Impact of the Proposed Tamarack Mine
The Risks of Nickel Mining Near Essential Waterways
“Learn more about Water Over Nickel, a Mille Lacs Band of Ojibwe-led initiative to raise awareness about the impacts of nickel mining at waterovernickel.com”
Talon Metals has proposed a nickel mine less than two miles from Mille Lacs Band reservation and community land and sacred waters. Nickel mining has a history of causing significant environmental damage and the Mille Lacs Band of Ojibwe has serious concerns about the impact of this proposed mine on our land, fish, water and people. This page includes information about the proposed project.
The Tamarack Mine is a proposed nickel mine, brought forward by Talon Metals Corp. The proposed site is located in Tamarack, Minnesota, borders Round Lake, and is just 1.3 miles from the homes of members of the Mille Lacs Band of Ojibwe community. Talon Metals announced a partnership with Tesla and has stated that it intends to use responsible mining practices to supply the nickel required to produce electric vehicle batteries. However, nickel mining has historically caused significant damage to surrounding land and water and Talon Metals has not provided any data to back up its claims of responsible mining.
In October 2022, Talon Metals announced that it received a grant from the Department of Energy to build a nickel processing facility in North Dakota. While Talon Metals' announcement acknowledges the risk that the proposed mine poses, changing the location does not eliminate concerns about the impact a nickel mine would have on the environment, surrounding communities and the Band’s cultural practices.
As of November 2022, Talon Metals Corp. has not yet submitted an Environmental review nor has it received a permit approving the advancement of the Tamarack Mine.
The Ojibwe people are the caretakers of a fragile ecosystem that is the heart of our culture. The impact from the proposed Tamarack Mine could jeopardize our way of life and our people.
The Tamarack Mine is yet another example of Native people being asked to compromise what is sacred so others can take more resources from the earth. We are being asked to trust in mining practices that have not been proven safe elsewhere and we are not willing to risk our lands, people or culture as part of a safety experiment for corporate gain.
Talon Metals’ recent announcement that it intends to move components of its nickel processing operations to North Dakota acknowledges the risks that this proposed mine poses to our community and land. We assert that mining is not the only option to source the nickel needed to produce electric vehicle batteries, and do not believe that it should ever be the first option. And a change in location for processing ore does not eliminate our continuing concerns about the impact that a Minnesota nickel mine, including its extraction and transportation activities, will have on the environment, surrounding communities, and our Band's cultural practices.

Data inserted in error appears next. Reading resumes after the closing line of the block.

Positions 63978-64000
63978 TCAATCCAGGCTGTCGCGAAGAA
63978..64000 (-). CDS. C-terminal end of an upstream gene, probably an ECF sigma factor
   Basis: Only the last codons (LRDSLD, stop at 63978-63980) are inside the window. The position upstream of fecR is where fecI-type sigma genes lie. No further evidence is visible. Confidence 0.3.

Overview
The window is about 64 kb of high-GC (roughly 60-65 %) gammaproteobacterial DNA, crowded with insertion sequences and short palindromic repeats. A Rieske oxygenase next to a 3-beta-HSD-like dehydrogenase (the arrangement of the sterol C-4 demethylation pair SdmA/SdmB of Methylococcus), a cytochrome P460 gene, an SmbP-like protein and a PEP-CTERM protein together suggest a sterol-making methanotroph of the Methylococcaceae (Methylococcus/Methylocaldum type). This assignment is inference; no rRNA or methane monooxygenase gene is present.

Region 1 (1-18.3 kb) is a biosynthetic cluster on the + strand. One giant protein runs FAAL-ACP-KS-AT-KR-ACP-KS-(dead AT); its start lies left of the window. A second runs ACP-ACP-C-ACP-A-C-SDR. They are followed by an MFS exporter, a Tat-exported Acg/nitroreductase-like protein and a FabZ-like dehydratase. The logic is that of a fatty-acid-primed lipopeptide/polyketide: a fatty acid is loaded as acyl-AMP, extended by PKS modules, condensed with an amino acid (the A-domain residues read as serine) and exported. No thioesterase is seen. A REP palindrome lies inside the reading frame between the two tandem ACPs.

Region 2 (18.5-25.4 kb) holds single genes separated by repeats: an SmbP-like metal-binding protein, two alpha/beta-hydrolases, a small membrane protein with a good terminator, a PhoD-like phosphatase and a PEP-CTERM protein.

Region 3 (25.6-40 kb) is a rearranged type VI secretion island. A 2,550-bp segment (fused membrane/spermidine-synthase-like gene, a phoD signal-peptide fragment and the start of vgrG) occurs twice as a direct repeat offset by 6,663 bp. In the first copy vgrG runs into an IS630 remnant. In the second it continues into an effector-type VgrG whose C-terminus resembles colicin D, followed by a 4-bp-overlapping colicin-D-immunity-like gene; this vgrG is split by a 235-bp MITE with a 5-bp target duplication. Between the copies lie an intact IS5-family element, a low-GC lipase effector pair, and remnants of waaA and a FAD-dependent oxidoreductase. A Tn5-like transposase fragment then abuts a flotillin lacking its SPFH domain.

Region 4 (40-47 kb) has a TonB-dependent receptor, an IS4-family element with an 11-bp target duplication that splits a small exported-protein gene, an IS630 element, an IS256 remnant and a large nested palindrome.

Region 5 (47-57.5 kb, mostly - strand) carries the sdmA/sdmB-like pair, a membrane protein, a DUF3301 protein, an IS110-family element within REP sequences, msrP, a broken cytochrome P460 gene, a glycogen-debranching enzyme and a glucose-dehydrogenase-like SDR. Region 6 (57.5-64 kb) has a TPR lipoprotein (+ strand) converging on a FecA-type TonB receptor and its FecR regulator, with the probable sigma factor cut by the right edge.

Talon Metals still has not provided data to verify its claims of experience with responsible mining practices. It has not yet revealed its mining plan details. It has not yet submitted an Environmental Review. It has not yet applied for or received a permit to develop the Tamarack Nickel Mine. Accordingly, we caution against advancing plans without proper due diligence and full documentation. We will not tolerate any risks to our land, water, wild rice, or people.
The proposed Tamarack Mine poses significant risks to our people, water, fish and wild rice. Mining is not the only option to advance a green economy and sustainable future.
Alternatives to Mining
Talon Metals continues to cite the high-grade quality of nickel at the proposed Tamarack Nickel Mine site as a key reason for the project to be approved. Nickel is a core component in electric vehicle batteries. Other options exist to source nickel needed in electric vehicle batteries, including metal recycling. Metal recycling is a viable option that is having good success in Europe, Japan and China. According to the MN Center for Environmental Advocacy, recycling a ton of nickel produces 90% fewer emissions than mining.
Nickel mining presents a significant threat to the environment. The practice has a consistent track record of impairing water quality in water-rich environments, like the area surrounding the proposed Tamarack Mine site. In nickel mining, metals and material waste are taken from the ground exposed to water. This can create sulfuric acid, which has the same chemical composition as battery acid and may result in acid mine drainage that would affect not only the surface and groundwater supplies, but also aquatic life, plant life, sacred sites, and more. Additionally, the proposed nickel mine poses a significant threat to Minnesota’s natural resources and watersheds. The watershed surrounding the proposed Tamarack Mine flows into the Mississippi River and St. Croix watersheds, which puts critical drinking water sources and habitats at risk as well.
The proposed Tamarack Mine site is within miles of the homes of Mille Lacs Band of Ojibwe Reservation community members and sacred cultural sites like Rice Lake and Sandy Lake. The environmental impacts of the proposed mine will add yet another stress to our natural environment, wild rice, medicinal plants, and cultural resources that are struggling to survive and adapt to the rapidly changing climate. The sacred medicines used in Mille Lacs Band of Ojibwe Midewin ceremonies will be damaged, which would prohibit us from fully practicing our culture, beliefs, and way of life.
- Watch the CBS Video on the Tamarack Mines
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